Then the donor contributes, say, $1 million of market value assets to the family partnership and takes a 40% discount (assuming that's what the expert appraisals deem appropriate) for gifting the LP interests. "So the $1 million becomes $600,000 for gift tax purposes," says attorney Myron Kove, in the New York office of Kove and Kosakow. "The donor has four children and he makes gifts of 1% to each of them" - 1% of $600,000 is well under the gift tax-free annual exclusion of $10,000 per donee - "and the general partner, which is controlled by the parent, retains a 1% interest."

Next step: Give the remaining 95% ownership, in the form of partner interests, to a public charity, and reap an income tax deduction, albeit one based on the discounted value, for doing so. ("You've got to be consistent with the discount," says Kove.)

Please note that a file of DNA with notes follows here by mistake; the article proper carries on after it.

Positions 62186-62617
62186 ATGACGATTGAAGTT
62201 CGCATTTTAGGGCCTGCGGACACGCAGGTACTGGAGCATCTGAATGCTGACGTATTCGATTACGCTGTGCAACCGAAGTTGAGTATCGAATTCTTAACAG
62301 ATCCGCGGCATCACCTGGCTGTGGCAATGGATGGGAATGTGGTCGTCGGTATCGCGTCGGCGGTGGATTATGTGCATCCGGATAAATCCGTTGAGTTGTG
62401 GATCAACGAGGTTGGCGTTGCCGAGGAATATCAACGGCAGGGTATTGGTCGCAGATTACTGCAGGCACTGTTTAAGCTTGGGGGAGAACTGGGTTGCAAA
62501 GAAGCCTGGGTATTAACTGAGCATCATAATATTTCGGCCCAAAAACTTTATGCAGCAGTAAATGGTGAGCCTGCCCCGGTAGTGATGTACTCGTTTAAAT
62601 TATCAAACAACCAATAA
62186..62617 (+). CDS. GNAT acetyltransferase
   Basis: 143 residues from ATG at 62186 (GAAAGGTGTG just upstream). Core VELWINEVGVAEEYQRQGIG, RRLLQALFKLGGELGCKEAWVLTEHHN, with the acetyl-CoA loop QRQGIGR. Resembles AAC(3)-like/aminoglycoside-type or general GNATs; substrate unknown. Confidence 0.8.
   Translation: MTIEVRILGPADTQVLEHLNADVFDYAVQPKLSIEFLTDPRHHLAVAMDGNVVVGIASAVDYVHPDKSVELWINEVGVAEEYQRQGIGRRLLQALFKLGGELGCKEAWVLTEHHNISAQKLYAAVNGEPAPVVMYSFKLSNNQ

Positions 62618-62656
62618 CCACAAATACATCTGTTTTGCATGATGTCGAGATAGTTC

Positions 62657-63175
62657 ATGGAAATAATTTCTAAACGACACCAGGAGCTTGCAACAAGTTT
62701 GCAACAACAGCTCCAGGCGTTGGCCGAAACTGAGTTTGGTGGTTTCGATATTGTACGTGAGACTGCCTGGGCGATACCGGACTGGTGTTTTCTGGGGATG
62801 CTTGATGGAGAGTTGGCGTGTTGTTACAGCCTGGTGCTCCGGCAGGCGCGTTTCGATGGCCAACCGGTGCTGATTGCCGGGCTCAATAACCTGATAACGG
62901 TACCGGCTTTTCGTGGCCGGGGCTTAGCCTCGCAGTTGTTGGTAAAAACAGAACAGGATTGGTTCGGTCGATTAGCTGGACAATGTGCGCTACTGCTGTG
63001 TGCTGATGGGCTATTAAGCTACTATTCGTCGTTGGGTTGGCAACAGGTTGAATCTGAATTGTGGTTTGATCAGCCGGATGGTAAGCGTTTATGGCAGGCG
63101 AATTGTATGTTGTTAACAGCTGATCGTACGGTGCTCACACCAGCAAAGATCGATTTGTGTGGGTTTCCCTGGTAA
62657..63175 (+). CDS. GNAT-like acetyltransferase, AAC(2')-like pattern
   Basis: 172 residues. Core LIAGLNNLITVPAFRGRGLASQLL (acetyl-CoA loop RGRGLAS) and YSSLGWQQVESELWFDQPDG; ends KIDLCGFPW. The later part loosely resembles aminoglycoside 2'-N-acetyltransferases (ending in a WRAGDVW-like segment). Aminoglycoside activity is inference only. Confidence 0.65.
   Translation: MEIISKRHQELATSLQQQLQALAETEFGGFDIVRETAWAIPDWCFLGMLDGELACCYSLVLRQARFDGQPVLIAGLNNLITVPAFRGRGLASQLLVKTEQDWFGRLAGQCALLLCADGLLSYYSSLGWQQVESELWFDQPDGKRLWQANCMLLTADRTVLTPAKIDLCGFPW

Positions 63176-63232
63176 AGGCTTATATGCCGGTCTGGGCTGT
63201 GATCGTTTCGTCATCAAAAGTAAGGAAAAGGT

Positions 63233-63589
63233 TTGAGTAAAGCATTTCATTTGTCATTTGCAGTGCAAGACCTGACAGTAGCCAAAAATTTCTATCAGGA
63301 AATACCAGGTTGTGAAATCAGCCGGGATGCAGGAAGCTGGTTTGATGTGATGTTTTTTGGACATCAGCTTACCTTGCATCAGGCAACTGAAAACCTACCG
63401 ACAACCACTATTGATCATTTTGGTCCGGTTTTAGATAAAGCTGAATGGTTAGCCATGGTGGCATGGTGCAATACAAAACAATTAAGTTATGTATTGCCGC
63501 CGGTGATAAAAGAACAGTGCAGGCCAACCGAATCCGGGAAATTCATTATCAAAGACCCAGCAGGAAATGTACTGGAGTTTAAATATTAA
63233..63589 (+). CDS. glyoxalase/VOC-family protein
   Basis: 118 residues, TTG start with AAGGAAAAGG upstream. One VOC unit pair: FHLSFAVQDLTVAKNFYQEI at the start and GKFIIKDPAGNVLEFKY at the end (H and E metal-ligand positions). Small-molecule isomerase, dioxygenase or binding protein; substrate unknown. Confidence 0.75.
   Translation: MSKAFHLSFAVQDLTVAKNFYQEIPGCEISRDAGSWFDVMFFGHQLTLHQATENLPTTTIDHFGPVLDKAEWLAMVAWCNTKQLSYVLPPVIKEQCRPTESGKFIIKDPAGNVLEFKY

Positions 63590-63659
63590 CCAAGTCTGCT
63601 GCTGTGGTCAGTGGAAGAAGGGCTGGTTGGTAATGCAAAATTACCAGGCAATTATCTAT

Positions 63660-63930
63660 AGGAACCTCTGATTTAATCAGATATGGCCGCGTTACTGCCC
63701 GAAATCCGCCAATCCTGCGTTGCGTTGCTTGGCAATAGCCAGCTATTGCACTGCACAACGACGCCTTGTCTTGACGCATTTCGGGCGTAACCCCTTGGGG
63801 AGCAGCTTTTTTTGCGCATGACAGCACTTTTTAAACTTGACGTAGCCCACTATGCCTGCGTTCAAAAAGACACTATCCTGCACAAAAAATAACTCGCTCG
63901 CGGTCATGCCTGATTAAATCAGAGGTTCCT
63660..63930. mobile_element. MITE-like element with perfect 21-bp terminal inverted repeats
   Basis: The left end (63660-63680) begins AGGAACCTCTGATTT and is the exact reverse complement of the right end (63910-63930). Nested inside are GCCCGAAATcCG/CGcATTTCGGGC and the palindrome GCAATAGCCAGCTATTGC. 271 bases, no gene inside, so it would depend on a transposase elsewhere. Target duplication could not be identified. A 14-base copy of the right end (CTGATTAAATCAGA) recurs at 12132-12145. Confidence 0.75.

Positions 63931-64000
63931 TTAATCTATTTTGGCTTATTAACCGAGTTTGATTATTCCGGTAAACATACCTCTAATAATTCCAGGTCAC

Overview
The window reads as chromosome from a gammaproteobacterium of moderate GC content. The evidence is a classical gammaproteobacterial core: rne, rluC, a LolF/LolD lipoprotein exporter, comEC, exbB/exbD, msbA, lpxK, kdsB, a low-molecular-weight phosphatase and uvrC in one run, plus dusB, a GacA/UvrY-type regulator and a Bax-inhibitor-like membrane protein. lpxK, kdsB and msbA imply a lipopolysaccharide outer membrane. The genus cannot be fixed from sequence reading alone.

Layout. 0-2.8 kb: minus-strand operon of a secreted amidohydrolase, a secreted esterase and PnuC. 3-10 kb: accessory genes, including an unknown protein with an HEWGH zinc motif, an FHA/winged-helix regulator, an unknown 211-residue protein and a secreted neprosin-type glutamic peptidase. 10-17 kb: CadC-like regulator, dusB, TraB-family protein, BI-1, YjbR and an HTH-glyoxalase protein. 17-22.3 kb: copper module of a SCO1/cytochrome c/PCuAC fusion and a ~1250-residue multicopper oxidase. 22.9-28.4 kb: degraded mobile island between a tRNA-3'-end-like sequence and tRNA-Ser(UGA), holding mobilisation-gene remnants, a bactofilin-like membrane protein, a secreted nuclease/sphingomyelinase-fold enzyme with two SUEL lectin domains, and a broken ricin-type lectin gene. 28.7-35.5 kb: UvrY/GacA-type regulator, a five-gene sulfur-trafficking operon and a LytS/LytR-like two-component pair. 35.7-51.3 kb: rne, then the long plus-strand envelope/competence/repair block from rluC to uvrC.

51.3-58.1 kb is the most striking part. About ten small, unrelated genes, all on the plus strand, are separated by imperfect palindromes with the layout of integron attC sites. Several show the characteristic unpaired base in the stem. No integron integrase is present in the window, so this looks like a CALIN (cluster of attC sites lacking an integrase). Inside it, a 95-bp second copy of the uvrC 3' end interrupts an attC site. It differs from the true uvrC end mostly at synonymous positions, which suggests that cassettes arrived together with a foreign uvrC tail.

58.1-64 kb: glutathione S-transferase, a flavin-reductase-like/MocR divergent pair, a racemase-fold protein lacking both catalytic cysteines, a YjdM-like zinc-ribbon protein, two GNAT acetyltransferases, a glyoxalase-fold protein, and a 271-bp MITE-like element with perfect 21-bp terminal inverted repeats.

The char FLP technique is predicated upon appreciation in the partnership's assets. "It's a question of arithmetic, and the math works much better if the assets in the partnership grow in value," says Kove. "Suppose the $1 million initially contributed to the partnership is worth, after a specified time, $2 million. We have to use the same 40% discount when the charity puts its 95% limited partnership interests to the FLP." So the partnership pays $1.14 million (to buy back 95% of $2 million, less 40%) to the charity, leaving $860,000 ($2 million, minus $1.14 million) in the family partnership. After the charity redeems its interest, who owns 99% of the FLP? "The four kids," says Kove. "You've wound up transferring $860,000 [99% of it, anyway] to the kids at no gift tax cost, and after the charity is bought out, that continues to grow outside the grantor's estate."